January is Slow Cooker Month

By: oregonbeefcouncil

January is Slow Cooker month, one of our favorites! After the rush of the holidays the new year brings a time to re-group and recenter our lives. This might mean more time at the gym or exercise class, being part of a networking group or after-school activities. For our farming and ranching families it brings long hours outside in the cold and snow breaking ice, feeding cattle, protecting the land and their investments. This means less time inside for cooking and meal prep.

Enter slow cooker

Using the slow cooker allows you a fix it and forget it opportunity like no other! Here are some essential tips for successful slow cooker meals:

The Right Cuts: Cuts of beef that are fatty or tougher meats work better than lean cuts that tend to dry out. Think Chuck roasts, Round steak, Skirt steak. These cuts tend to be less expense because they are the well worked muscles of the cow. The slow cooker melts the collagen (protein responsible for making these cuts tough) and turns the beef into fork tender deliciousness.

Thawed Not Frozen: Unless you’re making a prepackage frozen meal from the store, put food in the slow cooker fully thawed. If you start out with frozen foods, they will be kept in the ‘danger zone’ (40 to 140 degrees F) and that’s where bacteria can flourish.

No Peeking! Keep the lid closed while cooking. Each time you open up to take a sniff, or sample taste it adds approximately 15 minutes of cook time.

Layer, but Don’t Crowd: For best results, foods that need to cook longer go on the bottom. For example, root vegetables like carrots and potatoes would go in first, and the roast on top. Overcrowding can also be an issue, so be mindful to not overfill the crock. Half to two-thirds full at max.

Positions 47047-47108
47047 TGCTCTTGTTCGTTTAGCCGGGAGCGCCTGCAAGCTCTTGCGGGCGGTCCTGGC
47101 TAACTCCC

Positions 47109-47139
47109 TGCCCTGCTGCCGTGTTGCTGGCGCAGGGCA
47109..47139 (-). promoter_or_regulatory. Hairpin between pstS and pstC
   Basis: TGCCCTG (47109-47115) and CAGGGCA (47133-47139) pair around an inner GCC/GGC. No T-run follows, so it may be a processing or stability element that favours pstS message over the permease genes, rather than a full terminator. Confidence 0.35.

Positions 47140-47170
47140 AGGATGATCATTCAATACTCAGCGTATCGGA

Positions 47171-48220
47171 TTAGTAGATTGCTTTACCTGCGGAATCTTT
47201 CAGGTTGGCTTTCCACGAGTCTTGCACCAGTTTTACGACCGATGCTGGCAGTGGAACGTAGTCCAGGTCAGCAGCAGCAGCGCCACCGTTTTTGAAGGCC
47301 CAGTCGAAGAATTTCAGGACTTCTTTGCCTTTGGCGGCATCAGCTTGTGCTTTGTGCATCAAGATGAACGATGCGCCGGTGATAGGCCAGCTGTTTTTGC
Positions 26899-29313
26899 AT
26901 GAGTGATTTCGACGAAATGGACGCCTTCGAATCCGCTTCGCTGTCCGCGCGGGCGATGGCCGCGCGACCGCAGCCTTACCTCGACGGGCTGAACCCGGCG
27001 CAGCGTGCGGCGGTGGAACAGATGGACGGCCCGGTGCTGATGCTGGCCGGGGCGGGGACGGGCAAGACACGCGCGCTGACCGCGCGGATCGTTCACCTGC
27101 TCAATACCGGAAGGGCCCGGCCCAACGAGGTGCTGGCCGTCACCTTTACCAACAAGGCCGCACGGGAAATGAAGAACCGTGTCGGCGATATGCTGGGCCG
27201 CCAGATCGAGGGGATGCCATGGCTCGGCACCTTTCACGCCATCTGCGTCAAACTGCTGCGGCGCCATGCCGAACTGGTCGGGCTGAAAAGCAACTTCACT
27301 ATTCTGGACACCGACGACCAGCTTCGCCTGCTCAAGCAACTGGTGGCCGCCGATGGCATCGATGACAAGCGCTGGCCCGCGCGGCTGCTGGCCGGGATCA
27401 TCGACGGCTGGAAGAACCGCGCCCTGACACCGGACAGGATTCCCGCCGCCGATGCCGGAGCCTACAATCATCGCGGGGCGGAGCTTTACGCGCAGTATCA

Additional Flavors: Many recipes call for wine, dairy or citrus, but adding them too soon can provide less than desirable results. A little wine goes a long way, just a splash is plenty. The alcohol doesn’t cook out with the lid sealed as it would in an open pot or skillet. Dairy breaks down in the slow cooker, so it should be added the last 15 minutes of cooking. This includes sour cream, milk, yogurt and half and half. Same rule for citrus and fresh herbs. They are great to cut through the richness of a dish and offer a bright note of freshness.

Plug It In: Remember to plug your slow cooker in. Unplugged means unusable. Also keep in mind that “cooking” your meal on warm with the slow cooker will put your food in the “danger zone” (40 to 140 degrees F). If that happens, toss it and start over.


There are a plethora of beef slow cooker recipes on our Pinterest page Slow Cooker Goodness, including a few desserts!

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The Oregon Beef Council offices are located in the Hollywood Square Building in the historic Holl

1827 NE 44th Ave., Suite 315
Portland, OR 97213